Guide to the Internet
Antiwar.com has a tremendous variety of new stories and editorials every day, with excellent coverage of America's ongoing wars and sources from all round the world. In its opinion columns, the ideological orientation is Old Right and New Left.
RealClearPolitics gathers 25 to 30 opinion pieces a day, mostly from the right but often with important articles from elsewhere on the spectrum.
The following links are to the international affairs page of some major newspapers. The sites differ in the amount of free content and all require registration:
The Economist is the best among the newsweeklies.
Foreign Policy has breaking world news and links to world newspapers.
The internet makes it possible to construct your own editorial page. To sharpen dialectical skills, and maybe even change your mind, it's best to read all across the political spectrum. The list of prominent columnists that follows comes from left, right, and center.
The Best and the Brightest: Steve Chapman of the Chicago Tribune
Free Spirit of the Old Right: Justin Raimondo of antiwar.com
Second Most Likely: Maureen Dowd of the New York Times
How Others See Us (It Ain’t Pretty): William Pfaff of the International Herald Tribune
Iconoclastic Liberal: Michael Kinsley of the Washington Post
Having Sober Second Thoughts, But Seldom Changing His Mind: George Will of The Washington Post
When Good, Very, Very Good: Pat Buchanan of The American Conservative
Sane Liberal: E.J. Dionne of The Washington Post
Freedom Lover: Timothy Garton Ash of the Guardian
Fourth-Generation Warfare Guy: William S. Lind
Pure Genius: Tom Englehardt of TomDispatch
Among columnists who make foreign affairs their speciality, I prefer
I see that I've left out Ann Coulter and Bill O'Reilly. Not to worry. You can find them and many other barkers, mostly on the right, at RealClearPolitics.
Famed commentators from the old days, study of whom would pay great dividends, are H.L. Mencken and Walter Lippmann. Ronald Steel's Walter Lippmann and the American Century is a terrific introduction to Lippmann.
The concerned citizen and aspiring intellectual should become familiar with the following magazines, which range from weeklies to monthlies and run across the political spectrum. You should subscribe to a number of these when you get out of college. Many are dirt cheap and, since most lose money, are a fitting object of your future benevolence. Full content can often be found at the CC Library site (Find Journals).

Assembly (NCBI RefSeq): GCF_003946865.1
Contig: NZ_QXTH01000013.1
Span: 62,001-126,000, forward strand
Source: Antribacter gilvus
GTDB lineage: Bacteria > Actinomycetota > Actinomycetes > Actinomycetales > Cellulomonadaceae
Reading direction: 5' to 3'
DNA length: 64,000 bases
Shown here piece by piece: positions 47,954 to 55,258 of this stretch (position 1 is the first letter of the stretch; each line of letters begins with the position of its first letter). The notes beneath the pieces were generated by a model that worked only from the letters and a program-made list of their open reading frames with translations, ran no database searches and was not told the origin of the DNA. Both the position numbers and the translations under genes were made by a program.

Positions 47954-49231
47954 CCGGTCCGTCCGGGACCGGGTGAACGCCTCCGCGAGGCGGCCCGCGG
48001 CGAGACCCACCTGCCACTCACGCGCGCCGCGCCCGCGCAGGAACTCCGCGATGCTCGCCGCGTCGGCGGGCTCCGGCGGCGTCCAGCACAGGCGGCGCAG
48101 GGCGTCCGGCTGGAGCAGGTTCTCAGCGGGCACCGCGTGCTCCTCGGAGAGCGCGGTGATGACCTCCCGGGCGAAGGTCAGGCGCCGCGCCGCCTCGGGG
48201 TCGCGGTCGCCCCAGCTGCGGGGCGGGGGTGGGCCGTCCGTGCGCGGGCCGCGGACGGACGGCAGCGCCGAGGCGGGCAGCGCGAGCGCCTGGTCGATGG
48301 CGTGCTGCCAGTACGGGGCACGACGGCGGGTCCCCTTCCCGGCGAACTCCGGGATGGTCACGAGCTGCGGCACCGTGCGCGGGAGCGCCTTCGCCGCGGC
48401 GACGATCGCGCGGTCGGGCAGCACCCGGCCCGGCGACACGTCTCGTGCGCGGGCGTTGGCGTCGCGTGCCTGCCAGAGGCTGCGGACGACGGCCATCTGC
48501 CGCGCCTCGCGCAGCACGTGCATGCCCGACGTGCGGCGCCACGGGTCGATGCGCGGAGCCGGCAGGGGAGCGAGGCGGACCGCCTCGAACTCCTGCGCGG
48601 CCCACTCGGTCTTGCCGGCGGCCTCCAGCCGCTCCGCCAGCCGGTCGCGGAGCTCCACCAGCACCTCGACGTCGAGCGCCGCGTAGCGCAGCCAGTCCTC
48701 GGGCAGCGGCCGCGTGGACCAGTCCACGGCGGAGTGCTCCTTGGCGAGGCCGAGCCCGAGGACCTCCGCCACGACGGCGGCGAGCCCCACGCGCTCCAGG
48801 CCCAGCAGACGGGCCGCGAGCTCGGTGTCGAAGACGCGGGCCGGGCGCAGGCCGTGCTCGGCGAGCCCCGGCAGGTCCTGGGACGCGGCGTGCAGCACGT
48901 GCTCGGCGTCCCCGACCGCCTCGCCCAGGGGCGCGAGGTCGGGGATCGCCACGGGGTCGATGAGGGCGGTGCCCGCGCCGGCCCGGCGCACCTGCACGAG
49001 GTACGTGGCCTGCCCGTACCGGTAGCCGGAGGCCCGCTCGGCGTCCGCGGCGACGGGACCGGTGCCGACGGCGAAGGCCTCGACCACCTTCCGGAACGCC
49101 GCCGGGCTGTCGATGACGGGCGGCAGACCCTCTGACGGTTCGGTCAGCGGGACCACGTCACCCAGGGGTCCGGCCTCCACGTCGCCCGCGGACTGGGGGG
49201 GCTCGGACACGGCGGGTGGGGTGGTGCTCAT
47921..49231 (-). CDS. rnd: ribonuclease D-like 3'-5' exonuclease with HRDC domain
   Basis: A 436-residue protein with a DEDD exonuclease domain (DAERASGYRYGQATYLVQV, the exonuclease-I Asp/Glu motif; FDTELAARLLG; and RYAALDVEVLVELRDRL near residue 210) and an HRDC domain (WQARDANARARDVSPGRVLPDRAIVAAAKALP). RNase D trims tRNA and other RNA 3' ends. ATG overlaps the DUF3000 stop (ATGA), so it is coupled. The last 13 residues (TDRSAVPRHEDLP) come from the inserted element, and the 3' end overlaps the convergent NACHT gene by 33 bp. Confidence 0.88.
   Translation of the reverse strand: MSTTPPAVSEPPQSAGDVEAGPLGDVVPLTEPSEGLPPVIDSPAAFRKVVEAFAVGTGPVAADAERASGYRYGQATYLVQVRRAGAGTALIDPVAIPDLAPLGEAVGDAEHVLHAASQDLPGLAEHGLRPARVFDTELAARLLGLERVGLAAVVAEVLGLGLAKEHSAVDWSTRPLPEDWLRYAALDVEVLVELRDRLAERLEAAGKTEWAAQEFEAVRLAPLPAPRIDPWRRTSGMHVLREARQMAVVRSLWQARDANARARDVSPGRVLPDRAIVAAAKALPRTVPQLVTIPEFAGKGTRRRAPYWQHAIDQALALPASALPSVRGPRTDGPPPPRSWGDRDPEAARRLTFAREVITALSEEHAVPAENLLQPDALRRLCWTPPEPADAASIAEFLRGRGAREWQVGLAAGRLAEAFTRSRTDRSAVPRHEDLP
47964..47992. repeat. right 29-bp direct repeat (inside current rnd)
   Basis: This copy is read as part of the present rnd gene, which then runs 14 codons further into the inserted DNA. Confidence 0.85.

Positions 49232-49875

On the Right,
The Weekly Standard, the flagship journal of the neoconservatives, is edited by Bill Kristol.
National Review, the old standard-bearer of postwar American conservatism, was founded by William F. Buckley in 1955; and
Commentary, indelibly associated with legendary editor Norman Podhoretz, is still a vital outlet for the neocons.
On the Left, ranging from soft to hard, the mainstays are
Two magazines unusual in their ideological orientation are:
TAC is dovish on foreign policy but conservative on social issues. TNR is hawkish on foreign policy but liberal on social issues. If opposites attract, they are an odd but perfect couple--alike in propounding views deemed heretical by their ideological kinsmen.
The two great monthlies, both quite inexpensive through subscription, and always worth reading.
New Yorker (This link is to their national security archive).
Energy and economic issues have aroused my strong interest over the last few years. Here are some of the sites I check out regularly.
Energy Bulletin has a roundup of links to energy issues
Nouriel Roubini has excellent coverage of economic affairs (registration required)
Brad Setser is a vital source on the international economy.
Matt Simmons gives the low-down on Peak Oil.
London Banker eyes the world monetary system.
Wall Street Examiner takes a super-skeptical look at “The Street”
Sudden Debt unfolds the dimensions of the debt crisis.
Naked Capitalism has good links and discussions of economic and financial issues.
Since Billmon stopped writing (come back please!), my go-to-guy among the bloggers is Matthew Yglesias
Francis Fukuyama, The End of History?, The National Interest, Summer 1989
Charles Krauthammer, The Unipolar Moment Revisited, The National Interest
Samuel P. Huntington, The Clash of Civilizations? Foreign Affairs, Summer 1993; ibid, The West: Unique, Not Universal, Foreign Affairs, November/December 1996; ibid, The Lonely Superpower, Foreign Affairs, March/April 1999
Robert Kagan, Power and Weakness, Policy Review, June/July 2002
G. John Ikenberry, America's Imperial Ambition Foreign Affairs, September/October 2002
Robert Kaplan, The Coming Anarchy, The Atlantic Monthly, February 1994
Benjamin Barber, Jihad Vs. McWorld, The Atlantic Monthly, March 1992
Charles Krauthammer, Democratic Realism: An American Foreign Policy for a Unipolar World, American Enterprise Institute, February 10, 2004
Francis Fukuyama, The Neoconservative Moment, The National Interest, Summer 2004
Krauthammer, In Defense of Democratic Realism, The National Interest, Fall 2004
Bill McKibben, The Coming Meltdown, New York Review of Books, January 12, 2006
Bill McKibben, How Close to Catastrophe?, New York Review of Books, November 16, 2006
The following journals are very useful for dealing with contemporary issues of international politics and American foreign policy. These links are generally to the home page, where you can usually find tables of contents and some full text resources. Full text to most of these journals is available through Find Journals at Tutt Library.